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G20 backs early-warning plan against future economic crises

Finance ministers from the world's 20 leading economies have agreed to put their economic policies under greater scrutiny in order to avert a repeat of the global financial crisis. Germany will be one of them.

South Korea's Minister of Strategy and Finance Yoon Jeung-hyun, France's Finance Minister Christine Lagarde, and International Monetary Fund (IMF) Managing Director Dominique Strauss-Kahn

Lagarde, middle, said she was pleased with the G20 deal

The world's economic powerhouses have agreed to put the policies of seven major economies under the microscope in an attempt to prevent another global financial crisis.

The agreement came at a meeting of finance ministers from the Group of 20 leading economies held in Washington on Friday, April 15.

Finance minister posing for the picture

G20 leaders agreed to turn the spotlight on the big economies

Under the deal, the International Monetary Fund will look at national levels of debt, budget deficits and trade balances to determine if a nation's policies are putting the global economy at risk and should be changed.

French Finance Minister Christine Lagarde, who chaired the meeting, said the agreement marked "huge progress" on the path to more balanced world growth as seven major economies would automatically be subject to review.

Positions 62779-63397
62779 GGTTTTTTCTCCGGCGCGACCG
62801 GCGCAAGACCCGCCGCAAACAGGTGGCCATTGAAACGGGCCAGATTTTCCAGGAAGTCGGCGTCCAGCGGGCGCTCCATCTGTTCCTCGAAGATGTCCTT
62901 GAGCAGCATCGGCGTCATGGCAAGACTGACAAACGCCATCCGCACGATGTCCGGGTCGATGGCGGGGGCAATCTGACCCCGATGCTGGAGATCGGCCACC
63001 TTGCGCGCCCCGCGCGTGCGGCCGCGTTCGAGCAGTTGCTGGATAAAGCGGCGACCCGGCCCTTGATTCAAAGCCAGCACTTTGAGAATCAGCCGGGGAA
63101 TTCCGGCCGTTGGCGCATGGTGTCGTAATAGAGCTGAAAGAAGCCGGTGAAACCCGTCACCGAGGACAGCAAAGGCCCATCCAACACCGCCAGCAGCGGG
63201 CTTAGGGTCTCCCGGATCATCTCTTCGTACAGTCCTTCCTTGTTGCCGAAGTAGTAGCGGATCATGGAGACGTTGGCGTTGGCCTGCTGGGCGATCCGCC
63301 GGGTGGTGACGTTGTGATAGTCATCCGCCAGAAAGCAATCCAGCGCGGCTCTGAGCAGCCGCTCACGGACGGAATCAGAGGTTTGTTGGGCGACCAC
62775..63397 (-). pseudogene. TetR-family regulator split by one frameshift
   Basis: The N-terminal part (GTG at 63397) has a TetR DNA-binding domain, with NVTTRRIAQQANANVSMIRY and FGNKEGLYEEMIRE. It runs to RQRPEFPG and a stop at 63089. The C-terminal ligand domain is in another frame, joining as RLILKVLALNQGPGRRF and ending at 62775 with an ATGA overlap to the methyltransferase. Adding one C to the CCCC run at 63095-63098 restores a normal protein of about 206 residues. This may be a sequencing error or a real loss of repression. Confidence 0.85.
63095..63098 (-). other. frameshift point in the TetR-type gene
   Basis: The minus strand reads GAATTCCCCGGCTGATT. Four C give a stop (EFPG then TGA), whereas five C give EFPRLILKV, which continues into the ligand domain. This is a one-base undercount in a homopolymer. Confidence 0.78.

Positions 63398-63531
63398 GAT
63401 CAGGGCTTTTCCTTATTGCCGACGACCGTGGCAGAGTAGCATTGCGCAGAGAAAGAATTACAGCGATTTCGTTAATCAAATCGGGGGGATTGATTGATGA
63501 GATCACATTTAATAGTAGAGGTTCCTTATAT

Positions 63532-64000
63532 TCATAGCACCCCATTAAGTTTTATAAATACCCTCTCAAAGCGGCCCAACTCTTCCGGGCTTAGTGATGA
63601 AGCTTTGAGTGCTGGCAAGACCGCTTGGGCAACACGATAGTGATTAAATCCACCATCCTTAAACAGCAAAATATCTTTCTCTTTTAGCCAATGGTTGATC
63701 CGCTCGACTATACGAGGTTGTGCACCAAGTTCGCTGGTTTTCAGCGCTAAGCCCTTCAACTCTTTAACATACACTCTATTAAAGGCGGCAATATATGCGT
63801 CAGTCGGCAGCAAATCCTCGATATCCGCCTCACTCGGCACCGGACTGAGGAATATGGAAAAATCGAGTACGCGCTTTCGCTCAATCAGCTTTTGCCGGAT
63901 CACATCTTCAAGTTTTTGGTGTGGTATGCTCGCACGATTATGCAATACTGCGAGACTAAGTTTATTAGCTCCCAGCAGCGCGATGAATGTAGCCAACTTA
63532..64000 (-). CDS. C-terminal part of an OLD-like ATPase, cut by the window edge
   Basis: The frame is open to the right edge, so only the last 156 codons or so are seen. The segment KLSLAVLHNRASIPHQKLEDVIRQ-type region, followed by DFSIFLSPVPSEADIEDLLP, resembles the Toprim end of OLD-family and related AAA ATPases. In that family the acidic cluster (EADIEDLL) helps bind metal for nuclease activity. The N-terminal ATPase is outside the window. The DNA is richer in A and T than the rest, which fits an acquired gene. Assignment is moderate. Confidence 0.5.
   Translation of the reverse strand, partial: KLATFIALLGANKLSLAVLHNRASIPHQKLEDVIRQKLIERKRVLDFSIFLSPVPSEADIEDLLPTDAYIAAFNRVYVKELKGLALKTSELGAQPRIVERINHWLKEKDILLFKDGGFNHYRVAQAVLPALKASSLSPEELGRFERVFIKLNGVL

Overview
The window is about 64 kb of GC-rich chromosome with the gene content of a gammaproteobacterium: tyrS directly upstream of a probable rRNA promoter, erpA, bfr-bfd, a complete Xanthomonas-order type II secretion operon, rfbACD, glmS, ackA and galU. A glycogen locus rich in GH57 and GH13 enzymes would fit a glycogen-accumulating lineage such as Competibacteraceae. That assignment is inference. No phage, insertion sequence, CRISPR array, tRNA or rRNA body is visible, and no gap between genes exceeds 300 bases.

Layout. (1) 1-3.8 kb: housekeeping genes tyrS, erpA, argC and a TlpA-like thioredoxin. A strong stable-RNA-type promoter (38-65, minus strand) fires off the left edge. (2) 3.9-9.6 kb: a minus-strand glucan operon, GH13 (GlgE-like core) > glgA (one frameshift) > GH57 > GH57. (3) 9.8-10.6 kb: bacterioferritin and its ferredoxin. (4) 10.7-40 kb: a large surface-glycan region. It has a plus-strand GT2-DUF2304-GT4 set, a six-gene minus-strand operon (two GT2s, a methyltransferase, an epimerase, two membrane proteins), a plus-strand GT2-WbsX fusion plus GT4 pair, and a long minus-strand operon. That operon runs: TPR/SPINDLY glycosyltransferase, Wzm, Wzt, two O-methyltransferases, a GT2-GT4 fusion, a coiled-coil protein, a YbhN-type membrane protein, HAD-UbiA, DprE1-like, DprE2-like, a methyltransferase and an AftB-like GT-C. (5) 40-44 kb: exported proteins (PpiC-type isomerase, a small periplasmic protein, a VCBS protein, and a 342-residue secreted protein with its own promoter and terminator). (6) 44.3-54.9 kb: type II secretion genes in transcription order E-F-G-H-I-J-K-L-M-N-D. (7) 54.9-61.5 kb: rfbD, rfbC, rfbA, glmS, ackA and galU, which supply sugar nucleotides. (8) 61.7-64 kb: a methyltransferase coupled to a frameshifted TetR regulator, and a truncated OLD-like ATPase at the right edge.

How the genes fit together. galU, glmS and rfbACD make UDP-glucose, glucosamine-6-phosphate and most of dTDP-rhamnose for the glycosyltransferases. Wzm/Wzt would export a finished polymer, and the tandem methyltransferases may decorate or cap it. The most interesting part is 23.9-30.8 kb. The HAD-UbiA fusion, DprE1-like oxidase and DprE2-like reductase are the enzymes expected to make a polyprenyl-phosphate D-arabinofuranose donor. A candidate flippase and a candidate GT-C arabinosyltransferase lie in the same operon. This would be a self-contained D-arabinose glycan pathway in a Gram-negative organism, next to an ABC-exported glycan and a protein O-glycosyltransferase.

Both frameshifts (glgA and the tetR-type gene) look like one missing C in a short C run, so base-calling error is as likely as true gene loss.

"The net is a little bit tighter for those countries that are considered of systemic importance," Lagarde said.

That list is understood to include the United States, China, Germany, Japan, France, Britain and India. These countries have the largest impact on the global economy, each making up more than 5 percent of the combined output of the G20.

All members of the G20 will be watched, and if red flags are detected they, too, could come under greater scrutiny.

Concerns in Germany

Axel Weber, outgoing Bundesbank president

Bundesbank President Weber voiced European concerns

Bundesbank President Axel Weber warned in Washington that European countries as well as broader members of the G20 are a long way from bringing their finance systems up to full stability.

"We are in year four of the crisis," Weber said. "We are not yet ... in year one after the crisis."

Overall, the G20 is optimistic about the global economic recovery, but the crisis in Japan and turmoil in the Middle East have increased tensions in energy prices, the ministers said in a communiqué following the meeting.

G20 countries represent 85 percent of the global economy.

Author: Joanna Impey (AFP, dpa, Reuters)

Editor: Toma Tasovac

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